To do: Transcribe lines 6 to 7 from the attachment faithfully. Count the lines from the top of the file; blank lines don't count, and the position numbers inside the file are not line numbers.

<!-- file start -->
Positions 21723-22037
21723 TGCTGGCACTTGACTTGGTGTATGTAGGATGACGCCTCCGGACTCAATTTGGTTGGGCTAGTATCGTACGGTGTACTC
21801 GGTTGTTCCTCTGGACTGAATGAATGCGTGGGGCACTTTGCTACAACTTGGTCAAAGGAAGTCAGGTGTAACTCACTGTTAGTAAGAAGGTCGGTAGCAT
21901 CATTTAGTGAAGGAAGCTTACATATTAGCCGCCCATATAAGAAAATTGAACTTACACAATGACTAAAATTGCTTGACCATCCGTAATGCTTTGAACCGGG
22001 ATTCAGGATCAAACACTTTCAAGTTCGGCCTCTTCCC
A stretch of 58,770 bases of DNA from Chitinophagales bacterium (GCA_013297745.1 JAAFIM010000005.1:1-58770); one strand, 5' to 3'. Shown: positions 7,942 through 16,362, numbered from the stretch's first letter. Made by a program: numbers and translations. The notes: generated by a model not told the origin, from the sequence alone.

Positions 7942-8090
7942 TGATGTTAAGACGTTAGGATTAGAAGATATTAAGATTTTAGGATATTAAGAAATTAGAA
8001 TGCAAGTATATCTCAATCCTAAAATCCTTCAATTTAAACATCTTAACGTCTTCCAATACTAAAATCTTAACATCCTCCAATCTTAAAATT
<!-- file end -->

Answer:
A stretch of 58,770 bases of DNA from Chitinophagales bacterium (GCA_013297745.1 JAAFIM010000005.1:1-58770); one strand, 5' to 3'. Shown: positions 7,942 through 16,362, numbered from the stretch's first letter. Made by a program: numbers and translations. The notes: generated by a model not told the origin, from the sequence alone.

Positions 7942-8090